Daniel J. Bernstein

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For the American businessman and activist, see Daniel J. Bernstein (businessman).
Daniel J. Bernstein
Dan Bernstein 27C3.jpg
Born (1971-10-29) October 29, 1971 (age 42)
East Patchogue, New York[1]
Nationality American
Fields Mathematics
Institutions University of Illinois at Chicago
Alma mater University of California, Berkeley
New York University
Doctoral advisor Hendrik Lenstra
Known for qmail, djbdns
Website
http://cr.yp.to/djb.html

Daniel Julius Bernstein (sometimes known simply as djb; born October 29, 1971) is a mathematician, cryptologist, programmer, and professor of mathematics and computer science at the Eindhoven University of Technology and research professor at the University of Illinois at Chicago. He is the author of the computer software programs qmail, publicfile, and djbdns.

Early life[edit]

He attended Bellport High School, a public high school on Long Island, and graduated at 15 in 1987.[2] The same year, he ranked fifth place in the Westinghouse Science Talent Search.[3] In 1987 (at the age of 16), he achieved a Top 10 ranking in the William Lowell Putnam Mathematical Competition.[4] Bernstein earned his bachelor's degree in mathematics from New York University (1991) and has a PhD in mathematics from the University of California, Berkeley (1995), where he studied under Hendrik Lenstra.

Bernstein v. United States[edit]

Bernstein brought the court case Bernstein v. United States. The ruling in the case declared software as protected speech under the First Amendment, and national restrictions on encryption software were overturned. Bernstein was originally represented by the Electronic Frontier Foundation, but he later represented himself despite having no formal training as a lawyer.[5]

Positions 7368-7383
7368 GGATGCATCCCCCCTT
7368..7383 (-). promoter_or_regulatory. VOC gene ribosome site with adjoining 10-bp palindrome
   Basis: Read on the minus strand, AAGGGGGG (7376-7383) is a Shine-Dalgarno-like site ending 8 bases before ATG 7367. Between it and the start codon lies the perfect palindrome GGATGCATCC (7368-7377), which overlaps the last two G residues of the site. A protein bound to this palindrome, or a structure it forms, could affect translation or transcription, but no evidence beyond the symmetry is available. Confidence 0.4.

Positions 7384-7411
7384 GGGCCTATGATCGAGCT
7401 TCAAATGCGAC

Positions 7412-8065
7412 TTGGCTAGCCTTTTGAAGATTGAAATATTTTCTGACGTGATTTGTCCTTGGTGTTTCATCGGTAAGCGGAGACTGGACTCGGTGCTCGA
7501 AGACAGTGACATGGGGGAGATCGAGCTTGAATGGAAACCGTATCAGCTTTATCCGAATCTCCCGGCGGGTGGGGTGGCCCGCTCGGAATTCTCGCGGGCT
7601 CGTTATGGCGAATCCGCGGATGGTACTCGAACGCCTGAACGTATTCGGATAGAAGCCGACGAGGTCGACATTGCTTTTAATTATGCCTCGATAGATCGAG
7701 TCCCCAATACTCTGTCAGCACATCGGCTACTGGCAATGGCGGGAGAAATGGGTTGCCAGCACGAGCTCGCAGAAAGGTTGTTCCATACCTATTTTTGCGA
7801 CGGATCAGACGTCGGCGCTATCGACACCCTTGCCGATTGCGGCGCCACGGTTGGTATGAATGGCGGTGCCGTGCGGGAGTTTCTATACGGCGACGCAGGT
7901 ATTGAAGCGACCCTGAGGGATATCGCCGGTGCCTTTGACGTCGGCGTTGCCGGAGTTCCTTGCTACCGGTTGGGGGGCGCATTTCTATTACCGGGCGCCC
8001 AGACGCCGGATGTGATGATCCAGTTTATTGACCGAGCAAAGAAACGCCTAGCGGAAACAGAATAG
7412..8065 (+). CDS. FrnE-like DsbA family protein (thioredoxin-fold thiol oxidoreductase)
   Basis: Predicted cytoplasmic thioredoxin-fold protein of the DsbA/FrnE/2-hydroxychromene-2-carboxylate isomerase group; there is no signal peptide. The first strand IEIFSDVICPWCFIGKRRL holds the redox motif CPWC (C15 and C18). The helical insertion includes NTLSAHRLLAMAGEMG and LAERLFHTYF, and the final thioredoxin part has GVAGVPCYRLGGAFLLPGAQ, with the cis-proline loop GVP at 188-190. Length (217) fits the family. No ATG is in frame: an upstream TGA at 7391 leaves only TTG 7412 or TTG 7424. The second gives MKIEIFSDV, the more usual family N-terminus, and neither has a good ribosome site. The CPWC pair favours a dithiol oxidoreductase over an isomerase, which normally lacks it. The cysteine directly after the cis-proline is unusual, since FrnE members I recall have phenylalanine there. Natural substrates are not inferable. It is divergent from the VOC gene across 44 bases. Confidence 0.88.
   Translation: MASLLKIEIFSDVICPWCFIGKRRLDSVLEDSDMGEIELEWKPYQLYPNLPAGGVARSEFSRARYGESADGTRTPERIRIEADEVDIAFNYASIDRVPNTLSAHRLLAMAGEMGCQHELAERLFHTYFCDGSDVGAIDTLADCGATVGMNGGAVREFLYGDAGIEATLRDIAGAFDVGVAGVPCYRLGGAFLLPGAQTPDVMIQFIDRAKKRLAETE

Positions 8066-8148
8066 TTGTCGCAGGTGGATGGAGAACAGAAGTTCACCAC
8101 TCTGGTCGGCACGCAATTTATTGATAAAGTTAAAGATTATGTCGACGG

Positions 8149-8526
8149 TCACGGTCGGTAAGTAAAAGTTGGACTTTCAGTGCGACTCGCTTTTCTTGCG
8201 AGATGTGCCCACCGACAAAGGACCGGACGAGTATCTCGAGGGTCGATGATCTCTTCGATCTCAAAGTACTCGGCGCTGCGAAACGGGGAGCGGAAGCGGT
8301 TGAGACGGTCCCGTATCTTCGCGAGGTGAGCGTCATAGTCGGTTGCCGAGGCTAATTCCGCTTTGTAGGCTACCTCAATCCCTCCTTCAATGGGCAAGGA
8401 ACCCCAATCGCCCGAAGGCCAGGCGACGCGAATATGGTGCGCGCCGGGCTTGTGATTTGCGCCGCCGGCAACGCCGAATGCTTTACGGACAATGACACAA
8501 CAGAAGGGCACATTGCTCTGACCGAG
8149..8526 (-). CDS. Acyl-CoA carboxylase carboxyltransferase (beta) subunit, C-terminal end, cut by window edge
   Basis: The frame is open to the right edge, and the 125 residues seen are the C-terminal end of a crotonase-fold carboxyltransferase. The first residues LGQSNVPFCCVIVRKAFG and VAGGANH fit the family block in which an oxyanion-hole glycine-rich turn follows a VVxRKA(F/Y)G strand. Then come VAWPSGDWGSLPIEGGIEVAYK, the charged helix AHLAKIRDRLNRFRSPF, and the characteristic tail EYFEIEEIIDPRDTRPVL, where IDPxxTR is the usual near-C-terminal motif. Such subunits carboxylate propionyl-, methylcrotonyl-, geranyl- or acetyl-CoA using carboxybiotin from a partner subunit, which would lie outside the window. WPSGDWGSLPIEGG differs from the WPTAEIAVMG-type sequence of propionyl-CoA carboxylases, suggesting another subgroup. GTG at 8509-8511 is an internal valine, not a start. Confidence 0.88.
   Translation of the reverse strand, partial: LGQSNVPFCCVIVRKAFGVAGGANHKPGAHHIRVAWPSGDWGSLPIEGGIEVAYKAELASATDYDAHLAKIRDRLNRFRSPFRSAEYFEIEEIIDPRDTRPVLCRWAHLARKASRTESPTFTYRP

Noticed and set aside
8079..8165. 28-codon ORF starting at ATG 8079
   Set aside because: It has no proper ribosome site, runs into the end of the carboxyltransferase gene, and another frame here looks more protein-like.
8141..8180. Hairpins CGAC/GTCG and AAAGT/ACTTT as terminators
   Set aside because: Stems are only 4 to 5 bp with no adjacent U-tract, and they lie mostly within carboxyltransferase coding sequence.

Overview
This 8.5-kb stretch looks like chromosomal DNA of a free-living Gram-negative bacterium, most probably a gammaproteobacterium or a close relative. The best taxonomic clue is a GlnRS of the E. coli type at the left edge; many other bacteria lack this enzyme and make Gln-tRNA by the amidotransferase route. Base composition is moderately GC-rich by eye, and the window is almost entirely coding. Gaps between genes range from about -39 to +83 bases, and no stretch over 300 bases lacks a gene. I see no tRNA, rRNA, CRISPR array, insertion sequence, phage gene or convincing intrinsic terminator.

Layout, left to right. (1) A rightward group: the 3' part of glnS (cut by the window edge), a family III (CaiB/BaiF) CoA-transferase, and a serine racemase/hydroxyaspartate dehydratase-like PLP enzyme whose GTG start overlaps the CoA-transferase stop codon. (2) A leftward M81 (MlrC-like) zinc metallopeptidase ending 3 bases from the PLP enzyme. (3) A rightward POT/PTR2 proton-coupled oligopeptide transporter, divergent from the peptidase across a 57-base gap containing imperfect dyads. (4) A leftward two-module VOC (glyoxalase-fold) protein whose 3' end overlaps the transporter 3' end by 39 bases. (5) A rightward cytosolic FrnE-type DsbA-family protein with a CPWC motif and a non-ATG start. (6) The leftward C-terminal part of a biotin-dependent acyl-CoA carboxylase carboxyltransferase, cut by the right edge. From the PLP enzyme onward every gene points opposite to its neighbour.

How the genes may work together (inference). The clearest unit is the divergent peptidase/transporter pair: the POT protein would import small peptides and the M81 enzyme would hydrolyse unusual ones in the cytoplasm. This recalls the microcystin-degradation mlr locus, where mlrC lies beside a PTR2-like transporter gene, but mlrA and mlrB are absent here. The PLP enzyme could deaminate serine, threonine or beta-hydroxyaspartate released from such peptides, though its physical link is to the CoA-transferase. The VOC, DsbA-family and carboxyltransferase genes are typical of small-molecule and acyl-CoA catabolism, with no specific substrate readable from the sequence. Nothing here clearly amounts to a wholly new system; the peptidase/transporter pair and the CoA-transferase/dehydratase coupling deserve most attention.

Software security[edit]

In the autumn of 2004, Bernstein taught a course about computer software security, titled "UNIX Security Holes". The sixteen members of the class discovered 91 new UNIX security holes. Bernstein, long a promoter of the idea that full disclosure is the best method to promote software security and founder of the securesoftware mailing list, publicly announced 44 of them with sample exploit code.

Bernstein explained, in 2005, that he is pursuing a strategy to "produce invulnerable computer systems". He plans to achieve this by putting the vast majority of computer software into an "extreme sandbox" that only allows it to transform input into output, and by writing bugfree replacements (like qmail and djbdns) for the remaining components that need additional privileges. He concludes: "I won’t be satisfied until I've put the entire security industry out of work."[6]

In spring 2005 Bernstein taught a course on "high speed cryptography".[7] He demonstrated new results against implementations of AES (cache attacks) in the same time period.[8]

As of April 2008,[9] djb's stream cipher "Salsa20" was selected as a member of the final portfolio of the eSTREAM project, part of a European Union research directive.

Secure software[edit]

Bernstein has written a number of security-aware programs, including:

Bernstein offers a security guarantee for qmail and djbdns; while some claim there is a dispute over a reported potential qmail exploit, a functioning exploit targeting qmail running on 64-bit platforms has been published.[10][11] Bernstein claims that the exploit does not fall within the parameters of the qmail security guarantee. In March 2009, Bernstein awarded $1000 to Matthew Dempsky for finding a security hole in djbdns.[12]

In August 2008, Bernstein announced[13] DNSCurve, a proposal to secure the Domain Name System. DNSCurve uses techniques from elliptic curve cryptography to give a vast decrease in computational time over the RSA public-key algorithm used by DNSSEC, and uses the existing DNS hierarchy to propagate trust by embedding public keys into specially formatted (but backward-compatible) DNS records.